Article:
De Buys Scott, Head of Infrastructure Deal Advisory, KPMG in South Africa
Despite poorer than initially projected growth in a number of the fastest growing economies in Africa, largely on account of lower commodity pricing, the continent is still rife with opportunities and infrastructure will remain a hotbed for investment and development activity for the foreseeable future.
Never before have we had such diversity in programmes and infrastructure projects on the go simultaneously in Africa, as we currently do. That being said, there are two critical and interrelated challenges that persist in creating barriers to transformed socio and economic development on the continent – including; affordability vs. bankability.
This is particularly true for massive primary infrastructure projects linked to water, power or transport – as in the past these have been state funded led projects.
With that in mind, it’s been estimated that – on overage – developing countries need to spend 5% of their gross domestic product (GDP) annually on infrastructure capital expenditures to sustain and expand essential public infrastructure. For many countries unfortunately this isn’t possible and it’s well recognised that Africa has a sizeable infrastructure financing gap, where current spending (approximately US$ 40 billion per annum) pales in comparison to the US$ 93 billion needed annually and over the next decade – as estimated by the World Bank – to overhaul much of Africa’s infrastructure.
Can Africa afford it?
The reality is that Africa consists of 55 developing countries. While a number of these countries have significant work in progress on infrastructure developments on almost every front; these developments need to be financed and many Governments in Africa face difficult decisions as they try to balance budgets whilst continuing to invest in much needed infrastructure – and prioritisation of infrastructure projects has become mission critical. Also, in countries that are experiencing poorer than expected growth – South Africa, for instance is a prime example of this – there is a growing fiscal deficit that exacerbates the overall problems.
In lieu of this, funding sources are beginning to be managed on a micro level, which is unavoidable but has also lead to wasteful expenditure and subpar procurement processes being given well deserved attention and scrutiny. These are certainly all positive measures – particularly when faced with difficult economic times, however, there is still a substantial shortfall that has to be financed through alternative sources.
Are Africa’s projects bankable?
African Governments have historically relied on donor aid, external borrowing or public private partnerships to finance their fiscal deficits. However, we have reached a point in Africa’s evolution where there needs to be less emphasis (for now) on where the finance will come from and, more on creating a pipeline of bankable projects.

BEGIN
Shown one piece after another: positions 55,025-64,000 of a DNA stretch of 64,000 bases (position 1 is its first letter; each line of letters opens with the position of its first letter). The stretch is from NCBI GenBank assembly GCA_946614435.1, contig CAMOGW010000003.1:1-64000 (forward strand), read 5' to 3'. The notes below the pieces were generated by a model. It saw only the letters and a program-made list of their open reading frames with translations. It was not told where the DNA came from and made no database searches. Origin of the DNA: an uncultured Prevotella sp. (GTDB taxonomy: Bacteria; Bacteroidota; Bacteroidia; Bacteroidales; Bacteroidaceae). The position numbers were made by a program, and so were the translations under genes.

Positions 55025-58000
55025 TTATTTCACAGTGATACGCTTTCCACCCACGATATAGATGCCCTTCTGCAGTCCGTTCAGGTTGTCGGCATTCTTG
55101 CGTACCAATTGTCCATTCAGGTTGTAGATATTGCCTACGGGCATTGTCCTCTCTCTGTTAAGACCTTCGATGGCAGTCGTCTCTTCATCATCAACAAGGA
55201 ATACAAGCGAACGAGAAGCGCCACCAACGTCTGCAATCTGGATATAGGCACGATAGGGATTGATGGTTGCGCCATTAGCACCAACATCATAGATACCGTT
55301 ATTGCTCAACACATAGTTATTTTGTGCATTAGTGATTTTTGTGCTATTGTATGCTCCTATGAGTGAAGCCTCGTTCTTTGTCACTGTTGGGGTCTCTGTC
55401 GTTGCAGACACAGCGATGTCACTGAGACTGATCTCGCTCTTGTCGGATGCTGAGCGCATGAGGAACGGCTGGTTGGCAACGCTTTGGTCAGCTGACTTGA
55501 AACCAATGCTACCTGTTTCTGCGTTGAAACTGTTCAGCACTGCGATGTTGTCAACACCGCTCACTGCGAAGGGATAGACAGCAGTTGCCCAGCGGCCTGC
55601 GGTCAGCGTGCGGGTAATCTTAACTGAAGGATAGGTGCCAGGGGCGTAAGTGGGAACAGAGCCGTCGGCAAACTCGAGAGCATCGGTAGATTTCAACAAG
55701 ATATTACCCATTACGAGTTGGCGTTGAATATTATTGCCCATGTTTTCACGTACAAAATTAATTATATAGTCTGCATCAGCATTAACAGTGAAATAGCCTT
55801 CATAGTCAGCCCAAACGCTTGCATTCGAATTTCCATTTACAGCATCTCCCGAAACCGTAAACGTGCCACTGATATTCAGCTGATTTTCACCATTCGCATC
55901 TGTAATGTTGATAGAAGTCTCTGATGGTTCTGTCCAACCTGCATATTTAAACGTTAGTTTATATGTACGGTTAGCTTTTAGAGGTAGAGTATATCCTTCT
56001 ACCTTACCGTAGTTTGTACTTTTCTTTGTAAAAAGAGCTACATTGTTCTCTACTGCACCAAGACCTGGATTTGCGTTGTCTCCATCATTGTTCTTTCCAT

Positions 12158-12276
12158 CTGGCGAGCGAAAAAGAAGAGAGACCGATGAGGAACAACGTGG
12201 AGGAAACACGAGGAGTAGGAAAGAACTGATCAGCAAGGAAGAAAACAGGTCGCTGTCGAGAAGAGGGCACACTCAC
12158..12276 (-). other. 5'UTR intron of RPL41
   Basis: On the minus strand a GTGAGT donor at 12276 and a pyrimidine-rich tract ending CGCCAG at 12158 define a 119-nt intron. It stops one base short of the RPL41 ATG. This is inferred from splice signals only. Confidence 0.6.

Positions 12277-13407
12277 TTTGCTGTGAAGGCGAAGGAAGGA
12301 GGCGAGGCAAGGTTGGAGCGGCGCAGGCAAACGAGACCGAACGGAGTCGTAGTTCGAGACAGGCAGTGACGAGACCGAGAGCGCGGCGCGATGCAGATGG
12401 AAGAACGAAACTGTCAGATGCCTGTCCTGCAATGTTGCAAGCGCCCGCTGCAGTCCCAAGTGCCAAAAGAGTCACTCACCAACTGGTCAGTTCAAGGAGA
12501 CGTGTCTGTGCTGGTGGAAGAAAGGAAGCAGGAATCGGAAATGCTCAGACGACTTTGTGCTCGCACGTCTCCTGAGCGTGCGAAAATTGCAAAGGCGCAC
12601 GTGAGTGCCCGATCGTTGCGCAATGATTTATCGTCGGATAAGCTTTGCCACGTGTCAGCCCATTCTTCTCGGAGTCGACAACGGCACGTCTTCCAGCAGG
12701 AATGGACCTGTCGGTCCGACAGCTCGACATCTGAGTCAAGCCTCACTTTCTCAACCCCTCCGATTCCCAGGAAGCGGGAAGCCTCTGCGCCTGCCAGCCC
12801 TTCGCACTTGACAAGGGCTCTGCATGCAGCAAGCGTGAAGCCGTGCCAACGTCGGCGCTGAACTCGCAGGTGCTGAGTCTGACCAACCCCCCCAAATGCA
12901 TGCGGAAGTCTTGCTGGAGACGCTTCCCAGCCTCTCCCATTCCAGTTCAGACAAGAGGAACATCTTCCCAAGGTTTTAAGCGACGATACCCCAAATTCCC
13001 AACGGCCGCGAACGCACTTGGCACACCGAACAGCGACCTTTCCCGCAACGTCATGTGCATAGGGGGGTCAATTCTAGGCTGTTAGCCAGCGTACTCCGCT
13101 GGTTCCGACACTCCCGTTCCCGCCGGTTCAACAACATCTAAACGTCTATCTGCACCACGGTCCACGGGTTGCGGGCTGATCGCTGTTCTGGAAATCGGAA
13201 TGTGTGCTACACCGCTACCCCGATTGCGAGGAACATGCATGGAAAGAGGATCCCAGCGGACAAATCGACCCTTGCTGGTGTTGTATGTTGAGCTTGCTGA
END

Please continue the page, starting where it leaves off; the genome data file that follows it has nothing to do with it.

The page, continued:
In the power sector, for instance, if we look at the USAID initiative that was recently announced as part of their Power Africa programme; US $1 billion dollars of investment capital was launched to pay advisors to do bankable feasibility studies on infrastructure projects – with the sole aim of improving the quality of these deals so as to attract better investments. This is the biggest initiative of its kind and it will certainly be a game changer in Africa’s power project development – where there is already talk of the EU matching USAID’s commitment.
Additionally, I don’t doubt that the decision by Sustainable Development Investment Partnership (SDIP) to form a dedicated hub focused on infrastructure delivery in Africa was also influenced by the design to see bankable projects come to life. As was announced at the World Economic Forum (WEF) on Africa meeting in Kigali, Rwanda; this hub aims to mobilise funding through a “blended finance” approach and in so doing will play an active role in ensuring the development of 16 African infrastructure projects with a combined targeted worth of over $20-billion.
Forward looking trends…
If we look at basic country developmental principles, while primary infrastructure in water, power or transport continue to receive the bulk of investments currently, we are expecting that the next wave of bankable projects will be sourced in the secondary infrastructure areas such as education, housing, healthcare, and communications.
As we continue to monitor trends that influence investments into infrastructure across Africa, we have seen that Governments have become more interventionist in the area of infrastructure and are taking action to unclog the pipeline – and introducing infrastructure-specific development plans so as to strike the right balance between economic and social infrastructure needs.
Added to this, we anticipate that Governments in certain countries will look to privatisation (or part sale) of certain state assets – as not only would this provide a cash injection for the fiscus, but the opportunity to improve on asset performance and service delivery with the involvement of private enterprise.
Currently, we are living through an age of unprecedented investment in infrastructure and capital projects on the continent, however, there is no denying that Africa still has a massive infrastructure deficit. Therefore, continued investment in infrastructure and capital projects is unequivocally vital to long-term economic growth and to some of the greatest challenges of today – such as meeting energy demand and coping with the impact of urbanisation. In every sense, infrastructure projects of today are shaping the Africa of future generations.